We found 5 providers with an interest in gastrointestinal problems and who accept OSW - Rhode Island near Nashua, NH.

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Dr. Jeffrey A Biller, MD
Specializes in Pediatric Gastroenterology
8 Prospect Street
Nashua, NH
 

Dr. Jeffrey Biller is a pediatric gastroenterologist. On average, patients gave him a rating of 4.0 stars out of 5. His areas of expertise include the following: gastrointestinal bleeding, inflammatory bowel disease, and celiac disease. Dr. Biller accepts Blue Cross/Blue Shield, Coventry, and Humana ChoiceCare Network, as well as other insurance carriers. Dr. Biller attended Johns Hopkins University School of Medicine and subsequently trained at a hospital affiliated with Johns Hopkins University for residency. He has received the following distinction: Boston Super Doctors. His hospital/clinic affiliations include Southern New Hampshire Health System, Massachusetts General Hospital, and Newton-Wellesley Hospital. New patients are welcome to contact his office for an appointment.

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Relevant Interests: , gastrointestinal bleeding, gastrointestinal problems (digestive disorders), celiac disease, inflammatory bowel disease

All Interests: Celiac Disease, Gastrointestinal Problems, Gastrointestinal Bleeding, Inflammatory Bowel Disease

Specializes in Pediatric Gastroenterology
8 Prospect Street
Nashua, NH
 

Dr. Claire Zar-Kessler works as a pediatric gastroenterologist. Clinical interests for Dr. Zar-Kessler include chronic constipation and esophagus problems. She is in-network for Blue Cross/Blue Shield, Coventry, and Humana ChoiceCare Network, in addition to other insurance carriers. Her education and training includes medical school at Albert Einstein College of Medicine of Yeshiva University and residency at New York-Presbyterian Hospital and a hospital affiliated with Weill Cornell Medical College. Her professional affiliations include Southern New Hampshire Health System, Massachusetts General Hospital, and Newton-Wellesley Hospital. She is accepting new patients.

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Relevant Interests: , gastrointestinal motility disorders, chronic constipation

All Interests: Esophagus Problems, Gastrointestinal Motility Disorders, Chronic Constipation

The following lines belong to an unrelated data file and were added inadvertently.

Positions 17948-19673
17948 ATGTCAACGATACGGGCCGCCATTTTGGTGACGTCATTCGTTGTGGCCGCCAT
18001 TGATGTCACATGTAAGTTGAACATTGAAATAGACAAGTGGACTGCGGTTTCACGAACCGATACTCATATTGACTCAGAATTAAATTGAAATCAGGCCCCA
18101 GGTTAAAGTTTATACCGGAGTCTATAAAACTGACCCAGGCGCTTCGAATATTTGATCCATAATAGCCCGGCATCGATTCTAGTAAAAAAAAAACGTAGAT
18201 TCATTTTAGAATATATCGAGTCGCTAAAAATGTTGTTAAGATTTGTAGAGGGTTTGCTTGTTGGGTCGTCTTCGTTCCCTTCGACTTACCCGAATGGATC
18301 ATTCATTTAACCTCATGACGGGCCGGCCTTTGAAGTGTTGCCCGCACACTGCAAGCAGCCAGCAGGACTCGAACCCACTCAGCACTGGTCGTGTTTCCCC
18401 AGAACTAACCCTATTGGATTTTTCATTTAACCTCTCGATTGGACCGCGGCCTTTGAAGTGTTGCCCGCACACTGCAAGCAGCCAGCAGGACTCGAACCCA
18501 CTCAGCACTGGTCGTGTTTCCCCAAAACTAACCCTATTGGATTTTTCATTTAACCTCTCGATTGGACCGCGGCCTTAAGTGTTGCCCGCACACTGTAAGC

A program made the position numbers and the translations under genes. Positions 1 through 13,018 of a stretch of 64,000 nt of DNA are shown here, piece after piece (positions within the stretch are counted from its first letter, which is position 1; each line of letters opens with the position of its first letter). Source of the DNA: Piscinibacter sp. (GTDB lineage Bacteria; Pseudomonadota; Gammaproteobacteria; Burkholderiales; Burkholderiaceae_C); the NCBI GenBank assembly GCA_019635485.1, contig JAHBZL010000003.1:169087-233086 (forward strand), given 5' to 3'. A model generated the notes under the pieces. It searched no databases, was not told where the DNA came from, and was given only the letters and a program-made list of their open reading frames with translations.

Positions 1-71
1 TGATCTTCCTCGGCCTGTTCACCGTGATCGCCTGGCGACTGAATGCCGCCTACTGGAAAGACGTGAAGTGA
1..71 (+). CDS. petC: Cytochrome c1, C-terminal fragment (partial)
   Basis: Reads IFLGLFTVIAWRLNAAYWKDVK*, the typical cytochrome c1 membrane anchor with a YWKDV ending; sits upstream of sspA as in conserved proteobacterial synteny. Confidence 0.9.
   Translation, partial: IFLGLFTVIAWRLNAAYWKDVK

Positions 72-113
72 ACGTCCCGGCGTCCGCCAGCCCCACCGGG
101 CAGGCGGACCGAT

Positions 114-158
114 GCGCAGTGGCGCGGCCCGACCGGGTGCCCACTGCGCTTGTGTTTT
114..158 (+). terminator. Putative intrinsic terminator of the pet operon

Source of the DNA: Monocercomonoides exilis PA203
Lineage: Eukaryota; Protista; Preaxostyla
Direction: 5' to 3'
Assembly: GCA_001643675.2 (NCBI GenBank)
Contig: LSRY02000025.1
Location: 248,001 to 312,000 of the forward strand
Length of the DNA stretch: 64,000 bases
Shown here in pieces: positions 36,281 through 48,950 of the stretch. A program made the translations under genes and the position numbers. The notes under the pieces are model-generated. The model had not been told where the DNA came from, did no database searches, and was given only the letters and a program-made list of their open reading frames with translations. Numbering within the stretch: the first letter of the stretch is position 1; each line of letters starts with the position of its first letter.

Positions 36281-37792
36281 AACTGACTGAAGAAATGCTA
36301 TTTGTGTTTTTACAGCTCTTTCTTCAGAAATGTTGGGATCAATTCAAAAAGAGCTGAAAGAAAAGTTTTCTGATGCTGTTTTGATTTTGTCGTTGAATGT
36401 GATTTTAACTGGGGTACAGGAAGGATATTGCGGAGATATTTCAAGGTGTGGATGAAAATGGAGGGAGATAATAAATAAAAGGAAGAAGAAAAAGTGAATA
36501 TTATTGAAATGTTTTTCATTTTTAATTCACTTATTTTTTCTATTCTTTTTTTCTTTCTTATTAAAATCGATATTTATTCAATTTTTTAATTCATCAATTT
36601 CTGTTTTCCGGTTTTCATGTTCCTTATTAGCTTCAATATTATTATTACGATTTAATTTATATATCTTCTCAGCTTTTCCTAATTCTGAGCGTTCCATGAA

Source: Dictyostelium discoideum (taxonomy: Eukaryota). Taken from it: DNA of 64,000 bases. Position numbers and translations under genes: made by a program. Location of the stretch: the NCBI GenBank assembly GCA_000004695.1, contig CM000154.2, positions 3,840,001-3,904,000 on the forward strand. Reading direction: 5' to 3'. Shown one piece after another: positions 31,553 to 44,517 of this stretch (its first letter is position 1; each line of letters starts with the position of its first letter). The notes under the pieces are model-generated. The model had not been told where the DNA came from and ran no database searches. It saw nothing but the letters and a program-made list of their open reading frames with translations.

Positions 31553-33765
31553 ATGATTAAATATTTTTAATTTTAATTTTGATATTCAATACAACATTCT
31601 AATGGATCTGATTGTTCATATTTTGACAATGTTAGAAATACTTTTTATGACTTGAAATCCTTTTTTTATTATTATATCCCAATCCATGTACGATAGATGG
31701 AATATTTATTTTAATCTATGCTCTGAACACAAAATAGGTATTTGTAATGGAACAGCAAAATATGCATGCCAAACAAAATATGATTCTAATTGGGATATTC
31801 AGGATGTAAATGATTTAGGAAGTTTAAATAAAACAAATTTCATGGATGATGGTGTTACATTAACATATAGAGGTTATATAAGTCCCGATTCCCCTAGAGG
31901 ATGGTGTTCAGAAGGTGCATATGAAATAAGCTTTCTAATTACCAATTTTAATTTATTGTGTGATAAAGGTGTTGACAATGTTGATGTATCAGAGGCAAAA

Dr. Henning A Gaissert, MD
Specializes in Thoracic Surgery
10 Prospect Street; Suite 401
Nashua, NH
 

Dr. Henning Gaissert's medical specialty is thoracic surgery. Dr. Gaissert (or staff) is conversant in German and French. His areas of clinical interest consist of esophageal cancer, hyperhidrosis (excessive sweating), and lung cancer. Dr. Gaissert's professional affiliations include Southern New Hampshire Health System, St. Elizabeth's Medical Center (Brighton, MA), and Massachusetts General Hospital. Before performing his residency at Barnes-Jewish Hospital and Massachusetts General Hospital, Dr. Gaissert attended Technical University Munich, Faculty of Medicine and Ludwig-Maximilians-University of Munich Faculty of Medicine for medical school. He is in-network for Blue Cross/Blue Shield, Coventry, Humana ChoiceCare Network, and more. His distinctions include: Boston Super Doctors; Faculty Teaching Award, Dept Of Surg, Brown University; and Allen W. Locke M.D. Physician Award, Newton-Wellesley Hospital. He welcomes new patients.

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Relevant Interests: , esophageal cancer

All Interests: Myasthenia Gravis, Surgical Procedures, Hyperhidrosis, Esophageal Cancer, Lung Cancer, Thymoma, ... (Read more)

Dr. Douglas James Mathisen, MD
Specializes in Thoracic Surgery
10 Prospect Street; Suite 401
Nashua, NH
 

Dr. Douglas Mathisen practices thoracic surgery. He has a special interest in esophageal cancer and lung cancer. The average patient rating for Dr. Mathisen is 5.0 stars out of 5. Dr. Mathisen accepts Blue Cross/Blue Shield, Coventry, and Humana ChoiceCare Network, in addition to other insurance carriers. Dr. Mathisen obtained his medical school training at the University of Illinois College of Medicine at Chicago and performed his residency at Massachusetts General Hospital and National Institutes of Health (NIH). Distinctions awarded to Dr. Mathisen include: Director, American Board of Thoracic Surgery; Councilor, American Association of Thoracic Surgery; and Deputy Editor, Editorial Board, Annals of Thoracic Surgery. Dr. Mathisen (or staff) speaks Spanish. He also offers interpreting services for his patients. He is affiliated with Southern New Hampshire Health System, Emerson Hospital, and Massachusetts General Hospital. He is accepting new patients.